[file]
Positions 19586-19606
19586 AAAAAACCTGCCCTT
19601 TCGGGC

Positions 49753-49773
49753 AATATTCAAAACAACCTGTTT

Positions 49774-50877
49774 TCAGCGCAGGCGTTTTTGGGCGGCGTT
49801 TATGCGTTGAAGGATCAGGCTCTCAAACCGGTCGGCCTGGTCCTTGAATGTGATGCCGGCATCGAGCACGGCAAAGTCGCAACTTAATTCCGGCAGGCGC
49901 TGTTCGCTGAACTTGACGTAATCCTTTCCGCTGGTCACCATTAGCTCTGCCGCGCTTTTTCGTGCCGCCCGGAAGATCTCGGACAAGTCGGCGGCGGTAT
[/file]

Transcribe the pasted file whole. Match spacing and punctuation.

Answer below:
Positions 19586-19606
19586 AAAAAACCTGCCCTT
19601 TCGGGC

Positions 49753-49773
49753 AATATTCAAAACAACCTGTTT

Positions 49774-50877
49774 TCAGCGCAGGCGTTTTTGGGCGGCGTT
49801 TATGCGTTGAAGGATCAGGCTCTCAAACCGGTCGGCCTGGTCCTTGAATGTGATGCCGGCATCGAGCACGGCAAAGTCGCAACTTAATTCCGGCAGGCGC
49901 TGTTCGCTGAACTTGACGTAATCCTTTCCGCTGGTCACCATTAGCTCTGCCGCGCTTTTTCGTGCCGCCCGGAAGATCTCGGACAAGTCGGCGGCGGTAT